Originally posted by smw6869
Anyone know how to prove this to be true(even though it's not). A math teacher proved it to my math class. Everything made sense and no one could find the falacy.
If there is a general formula involved in the proof, make sure division by zero isn't happening because that isn't allowed. So for example the classic case of the fallacy of 1=2 (which is very similar to yours)
Let a = b
step 2 Multiply both sides by a:
aa = ab
step 3 which is the same as:
a^2 = ab
( "a squared equals a times b" )
step 4 Add the quantity ( a^2 - 2ab) to both sides:
a^2 + (a^2 - 2ab) = ab + (a^2 - 2ab)
step 5 simplifying both sides we get:
(a^2 + a^2) - 2ab = a^2 + (ab - 2ab)
2(a^2) - 2ab = a^2 - ab
2 (a^2 - ab) = a^2 - ab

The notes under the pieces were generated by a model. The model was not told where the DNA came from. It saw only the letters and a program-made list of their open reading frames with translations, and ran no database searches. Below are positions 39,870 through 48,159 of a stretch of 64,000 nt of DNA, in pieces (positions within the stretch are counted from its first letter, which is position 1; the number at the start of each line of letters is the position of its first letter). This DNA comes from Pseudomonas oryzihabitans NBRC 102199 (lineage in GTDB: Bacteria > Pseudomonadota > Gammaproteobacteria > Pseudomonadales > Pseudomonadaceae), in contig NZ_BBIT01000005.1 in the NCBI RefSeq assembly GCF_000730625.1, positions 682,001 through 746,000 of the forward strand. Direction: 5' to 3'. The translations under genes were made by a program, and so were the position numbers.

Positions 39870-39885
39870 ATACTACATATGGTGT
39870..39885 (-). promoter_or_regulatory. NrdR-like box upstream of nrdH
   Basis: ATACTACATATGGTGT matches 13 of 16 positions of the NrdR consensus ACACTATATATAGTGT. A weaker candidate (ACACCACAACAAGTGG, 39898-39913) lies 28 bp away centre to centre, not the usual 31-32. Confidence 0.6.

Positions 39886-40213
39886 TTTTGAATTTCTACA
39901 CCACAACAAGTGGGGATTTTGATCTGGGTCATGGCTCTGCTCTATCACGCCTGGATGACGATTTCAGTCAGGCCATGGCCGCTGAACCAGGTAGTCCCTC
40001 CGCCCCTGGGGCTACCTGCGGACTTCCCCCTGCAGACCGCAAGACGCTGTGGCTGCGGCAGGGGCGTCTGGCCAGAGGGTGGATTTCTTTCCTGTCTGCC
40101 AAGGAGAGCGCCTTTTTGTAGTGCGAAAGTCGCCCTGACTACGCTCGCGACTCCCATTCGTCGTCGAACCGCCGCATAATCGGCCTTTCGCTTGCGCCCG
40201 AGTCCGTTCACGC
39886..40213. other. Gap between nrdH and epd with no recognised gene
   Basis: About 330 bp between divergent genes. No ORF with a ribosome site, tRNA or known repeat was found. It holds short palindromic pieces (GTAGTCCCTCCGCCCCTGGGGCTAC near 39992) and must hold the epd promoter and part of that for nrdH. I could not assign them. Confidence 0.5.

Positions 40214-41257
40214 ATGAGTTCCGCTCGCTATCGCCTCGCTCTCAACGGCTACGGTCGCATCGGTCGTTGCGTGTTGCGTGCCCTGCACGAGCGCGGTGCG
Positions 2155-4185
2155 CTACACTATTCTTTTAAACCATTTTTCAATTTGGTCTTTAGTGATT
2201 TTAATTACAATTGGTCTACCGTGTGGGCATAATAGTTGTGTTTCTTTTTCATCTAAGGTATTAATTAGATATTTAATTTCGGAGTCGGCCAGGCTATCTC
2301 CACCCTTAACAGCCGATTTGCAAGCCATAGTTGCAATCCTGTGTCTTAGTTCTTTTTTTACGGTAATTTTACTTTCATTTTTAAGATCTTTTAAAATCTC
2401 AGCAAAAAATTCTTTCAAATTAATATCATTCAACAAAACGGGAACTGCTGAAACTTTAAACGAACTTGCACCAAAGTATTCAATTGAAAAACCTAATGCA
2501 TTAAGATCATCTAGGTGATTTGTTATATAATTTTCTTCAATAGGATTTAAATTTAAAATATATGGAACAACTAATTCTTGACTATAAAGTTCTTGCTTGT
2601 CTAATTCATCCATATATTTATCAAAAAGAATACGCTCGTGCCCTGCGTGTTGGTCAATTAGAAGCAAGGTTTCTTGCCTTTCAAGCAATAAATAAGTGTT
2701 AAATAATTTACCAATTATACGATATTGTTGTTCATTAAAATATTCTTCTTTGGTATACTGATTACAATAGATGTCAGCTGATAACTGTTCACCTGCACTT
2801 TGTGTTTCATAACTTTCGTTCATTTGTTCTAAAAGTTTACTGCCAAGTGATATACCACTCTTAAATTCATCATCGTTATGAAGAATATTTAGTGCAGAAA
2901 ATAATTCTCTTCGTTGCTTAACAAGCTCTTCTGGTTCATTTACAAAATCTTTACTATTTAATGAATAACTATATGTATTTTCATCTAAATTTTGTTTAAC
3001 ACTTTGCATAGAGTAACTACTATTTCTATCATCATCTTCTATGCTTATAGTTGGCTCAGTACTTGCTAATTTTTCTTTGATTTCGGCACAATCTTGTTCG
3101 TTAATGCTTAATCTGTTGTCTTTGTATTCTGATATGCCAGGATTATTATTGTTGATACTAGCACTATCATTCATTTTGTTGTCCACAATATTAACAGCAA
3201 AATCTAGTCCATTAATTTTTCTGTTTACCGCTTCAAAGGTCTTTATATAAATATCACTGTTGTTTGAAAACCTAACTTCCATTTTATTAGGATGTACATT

step 6 divide both sides by (a^2 - ab):
2(a^2 - ab) / (a^2 - ab) = (a^2 - ab) / (a^2 -ab)
step 7 cancel out like terms in num.&denom:
2 = 1 !!!
Two equals one? Impossible! What's the catch? The catch is, our very first assumption is Let a= b, and if that's true then the quantity (a^2 - ab) = (a^2 - a^2) = 0, and we are not allowed to divide by zero which is what we do in our "proof" in step 6. The proof is not allowed. No division by zero.
I bet this is the trick that is happening in your false proof of 2+2=5.
(sorry for all the edits, but I had to work out some formatting issues)